20. valueLabel is a typedef enum typedef enum { noValue = 0, InstrumentServiceName, NetworkPortNumber, ComponentID, ScanRate, Slot, NumChannels, ChannelNumber, CardNumber, FirstChannelNum, IEEE488_Address, VXI_Address, SerialNumber, SensorID, ScanListItem, Gain, Filter, Excitation, Cluster, Rack, PCUtype, EUtype, RefType, PCUpressure, MaxPressure, AcqMode, CalTolerance, CalPressure1, CalPressure2, CalPressure3, CalPressure4, CalPressure5, DataFormat, ThermoSensorType, ThermoSensorSubType, SensorType, MaxValue, SwitchState, OrderForAction, RcalFlag, CalDelayTime, CalShuttleDelayTime, nfr, frd, msd, MeasSetsPerSec, ServerName, RefPCUCRS, CalMode, ZeroEnable, NullEnable, ZeroMode, RezeroDelay, SensorSubType, ModuleType, ModuleMode, MeasSetsPerTempSet, CardType, Threshold, ControlInitState, ControlPolarity, StateEntryLogicType, StateEntryDelay, StateExitLogicType, StateExitDelay, TriggerType, TriggerEdge, ScansPerRDB, InterruptLevel, CSR_Address, Program_Address, ScannerRange, Hostname, ConnectVersion, From, To, ShuntValue, ValveConfig, NextToLastLabel, lastLabel, EndOfValList = 9999 } valueLabel; and valueType is also defined as an Enum typedef enum { noValueType = 0, integer = 1, floating = 2, charString = 3, uLong = 4, maxValueType, EndOfValTypeList = 9999 } valueType;
  21. I have code from another developer that allows me to interface with a server to get configuration data. I have compiled the C code into a .SO on my Linux system without error - but in writing my LabVIEW CLFN, I am unsure what to do with a Union Pointer to pass the data. The function in the C file: void getValue(int so, CharacteristicHandle ch, Value *v) { long longValue; unsigned long ulongValue; double doubleValue; char * c_ptr = 0; long msgType = g_val; sendLong( so, msgType ); sendCHARhandle( so, ch ); readLong( so, &longValue ); v->order = longValue; readLong( so, &longValue ); v->type = longValue; readLong( so, &longValue ); v->label = longValue; switch( v->type ) { case integer: { readLong( so, &longValue ); v->v.l = longValue; break; } case uLong: { readLong( so, &ulongValue ); v->v.ul = ulongValue; break; } case floating: { readDouble( so, &doubleValue ); v->v.d = doubleValue; break; } case charString: { readString( so, &c_ptr ); v->v.s = c_ptr; break; } } return; } The definition of "Value" from another header file: /* Define a type to hold the value and type information for * a characteristic. */ typedef struct Value { union /* This holds the value. */ { long l; unsigned long ul; double d; char *s; /* If a string user is responsible for * allocating memory. */ } v; long order; valueType type; /* Int,float, or string */ valueLabel label; /* Description of characteristic -- what is it? */ } Value; I'm a newb at CLFN - the primitive datatypes I've got working for my other calls - this one I am not sure how to configure with the CLFN. Is this possible to do with the CLFN?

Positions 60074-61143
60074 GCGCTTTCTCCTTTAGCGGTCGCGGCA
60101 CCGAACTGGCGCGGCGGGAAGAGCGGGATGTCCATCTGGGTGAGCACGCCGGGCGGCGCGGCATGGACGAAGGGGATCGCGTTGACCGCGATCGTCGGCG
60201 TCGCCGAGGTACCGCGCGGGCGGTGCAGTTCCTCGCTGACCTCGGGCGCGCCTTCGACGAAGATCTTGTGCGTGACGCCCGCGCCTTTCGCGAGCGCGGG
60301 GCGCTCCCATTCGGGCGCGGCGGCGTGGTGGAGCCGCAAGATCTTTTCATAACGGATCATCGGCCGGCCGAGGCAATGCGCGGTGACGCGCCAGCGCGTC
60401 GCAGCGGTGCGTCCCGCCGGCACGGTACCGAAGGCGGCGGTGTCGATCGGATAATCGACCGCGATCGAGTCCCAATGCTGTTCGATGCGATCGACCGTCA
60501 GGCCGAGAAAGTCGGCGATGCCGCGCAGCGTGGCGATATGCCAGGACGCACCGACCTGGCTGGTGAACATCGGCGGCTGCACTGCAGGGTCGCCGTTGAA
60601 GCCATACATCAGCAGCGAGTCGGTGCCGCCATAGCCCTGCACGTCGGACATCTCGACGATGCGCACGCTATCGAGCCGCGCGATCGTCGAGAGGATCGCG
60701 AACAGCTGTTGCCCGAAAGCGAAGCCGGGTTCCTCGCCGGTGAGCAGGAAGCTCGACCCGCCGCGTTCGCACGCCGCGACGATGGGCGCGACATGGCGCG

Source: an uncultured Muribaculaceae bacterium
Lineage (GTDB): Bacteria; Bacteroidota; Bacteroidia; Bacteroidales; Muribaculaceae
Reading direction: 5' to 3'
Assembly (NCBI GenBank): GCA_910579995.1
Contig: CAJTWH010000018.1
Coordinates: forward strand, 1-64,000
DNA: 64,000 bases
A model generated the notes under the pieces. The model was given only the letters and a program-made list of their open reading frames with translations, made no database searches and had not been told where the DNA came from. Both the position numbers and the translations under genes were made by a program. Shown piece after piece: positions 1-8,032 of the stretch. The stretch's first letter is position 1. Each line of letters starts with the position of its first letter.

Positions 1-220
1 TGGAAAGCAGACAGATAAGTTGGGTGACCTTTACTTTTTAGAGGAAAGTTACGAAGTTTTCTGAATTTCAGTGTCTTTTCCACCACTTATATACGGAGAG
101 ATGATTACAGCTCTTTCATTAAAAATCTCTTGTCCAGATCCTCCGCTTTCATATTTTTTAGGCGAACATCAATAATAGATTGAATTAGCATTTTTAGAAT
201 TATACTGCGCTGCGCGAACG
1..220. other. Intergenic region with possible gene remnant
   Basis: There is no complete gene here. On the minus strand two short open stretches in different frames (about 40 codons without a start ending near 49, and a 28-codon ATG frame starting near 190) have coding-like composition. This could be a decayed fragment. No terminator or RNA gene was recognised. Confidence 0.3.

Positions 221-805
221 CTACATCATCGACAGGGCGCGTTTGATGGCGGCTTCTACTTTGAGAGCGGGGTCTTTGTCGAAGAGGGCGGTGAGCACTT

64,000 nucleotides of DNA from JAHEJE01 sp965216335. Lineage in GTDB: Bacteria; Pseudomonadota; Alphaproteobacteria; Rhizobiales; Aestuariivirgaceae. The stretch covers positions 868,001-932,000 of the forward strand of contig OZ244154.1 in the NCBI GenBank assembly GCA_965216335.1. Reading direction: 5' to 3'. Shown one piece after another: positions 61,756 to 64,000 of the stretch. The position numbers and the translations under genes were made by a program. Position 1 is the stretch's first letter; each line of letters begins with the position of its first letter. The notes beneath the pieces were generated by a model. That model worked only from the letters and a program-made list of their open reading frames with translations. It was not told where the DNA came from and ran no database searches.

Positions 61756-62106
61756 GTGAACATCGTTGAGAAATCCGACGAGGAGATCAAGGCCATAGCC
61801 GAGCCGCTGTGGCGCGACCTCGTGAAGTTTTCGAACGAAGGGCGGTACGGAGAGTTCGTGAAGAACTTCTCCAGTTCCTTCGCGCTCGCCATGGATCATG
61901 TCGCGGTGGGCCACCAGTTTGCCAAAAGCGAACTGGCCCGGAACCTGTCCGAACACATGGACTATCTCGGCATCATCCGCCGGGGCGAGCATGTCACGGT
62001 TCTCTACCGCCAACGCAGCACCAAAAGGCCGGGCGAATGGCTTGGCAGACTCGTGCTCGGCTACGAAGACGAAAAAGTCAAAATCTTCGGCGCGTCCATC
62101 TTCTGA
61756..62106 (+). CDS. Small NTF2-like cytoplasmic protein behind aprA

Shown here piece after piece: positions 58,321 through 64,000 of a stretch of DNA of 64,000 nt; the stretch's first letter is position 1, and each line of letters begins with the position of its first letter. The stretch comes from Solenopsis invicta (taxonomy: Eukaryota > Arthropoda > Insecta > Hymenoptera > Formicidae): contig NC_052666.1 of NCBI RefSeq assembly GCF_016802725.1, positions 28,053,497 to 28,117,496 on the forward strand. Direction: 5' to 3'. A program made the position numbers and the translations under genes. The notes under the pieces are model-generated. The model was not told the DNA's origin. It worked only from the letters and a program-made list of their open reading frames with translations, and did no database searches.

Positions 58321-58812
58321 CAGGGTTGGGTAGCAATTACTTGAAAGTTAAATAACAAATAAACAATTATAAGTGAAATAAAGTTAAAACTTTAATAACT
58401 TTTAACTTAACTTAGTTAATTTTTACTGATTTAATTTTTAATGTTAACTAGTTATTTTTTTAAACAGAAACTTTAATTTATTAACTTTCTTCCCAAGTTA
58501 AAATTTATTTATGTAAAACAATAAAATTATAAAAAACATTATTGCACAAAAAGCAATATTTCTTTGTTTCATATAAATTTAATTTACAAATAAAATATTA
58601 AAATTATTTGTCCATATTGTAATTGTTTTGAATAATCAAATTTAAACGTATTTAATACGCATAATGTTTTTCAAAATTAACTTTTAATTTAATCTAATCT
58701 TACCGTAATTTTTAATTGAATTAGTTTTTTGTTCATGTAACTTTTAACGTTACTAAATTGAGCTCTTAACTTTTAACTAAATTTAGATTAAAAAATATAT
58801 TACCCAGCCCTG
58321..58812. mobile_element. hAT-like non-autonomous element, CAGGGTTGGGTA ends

22. Solution: Since we need xinetd to be able to open N number of LabVIEW VIs as this is how the legacy system is configured and the "institution" doesn't want to change that at this point, I had to figure out how to make this work. Compiled my test VI into a .SO Shared Object library on my PXIe-8135 running Cent OS 7.6. Selected Advanced options in Build to use EMBEDDED version of run-time engine - doesn't require a GUI for the code to run. Wrote simple c code to launch the LabVIEW VI. Installed and configured xinetd to launch C code that launches LabVIEW code. Used the package: xinetd-2.3.15-14.el7.x86_64.rpm LabVIEW Test VI uses LabVIEW Linux Pipe VIs with hard coded 0 (STDIN) and 1 (STDOUT) to communicate over the socket. As explained basically here: http://www.troubleshooters.com/codecorn/sockets/ Result is that the LabVIEW code runs and can communicate over the Socket connection through the Pipe VIs. It turned out to be easier on the LabVIEW side than I expected. Hard coding the 0 and 1 into the Read from Pipe.vi and Write to Pipe.vi worked.
  23. This has since changed. I am now compiling my LabVIEW code into .SO library and calling that from C as apparently I can only get xinetd to launch one instance of LabVIEW, the system must be set to run-at start-up, etc. etc. I can call any number of LabVIEW VIs from .SO through a C call and have them happily chugging away in their own app spaces. What I am missing still is how to get the STDIN/STDOUT through to the LabVIEW program. I suspect if I was better at C this would be easy (easier?). Just trying out a simple demo at first so the LabVIEW code doesn't need to be a full-blown architecture. I just need to get that damn "pipe" or File Descriptor.
  24. I've got a need for ONC-RPC from LabVIEW running on a Linux system. Looks like that library link is dead that you posted. I will try to dig around to see if it just moved. Does anyone know of existing toolkits? I'd look at VIPM, but my main laptop died and is being fixed and I am not allowed to install any software on this loaner PC.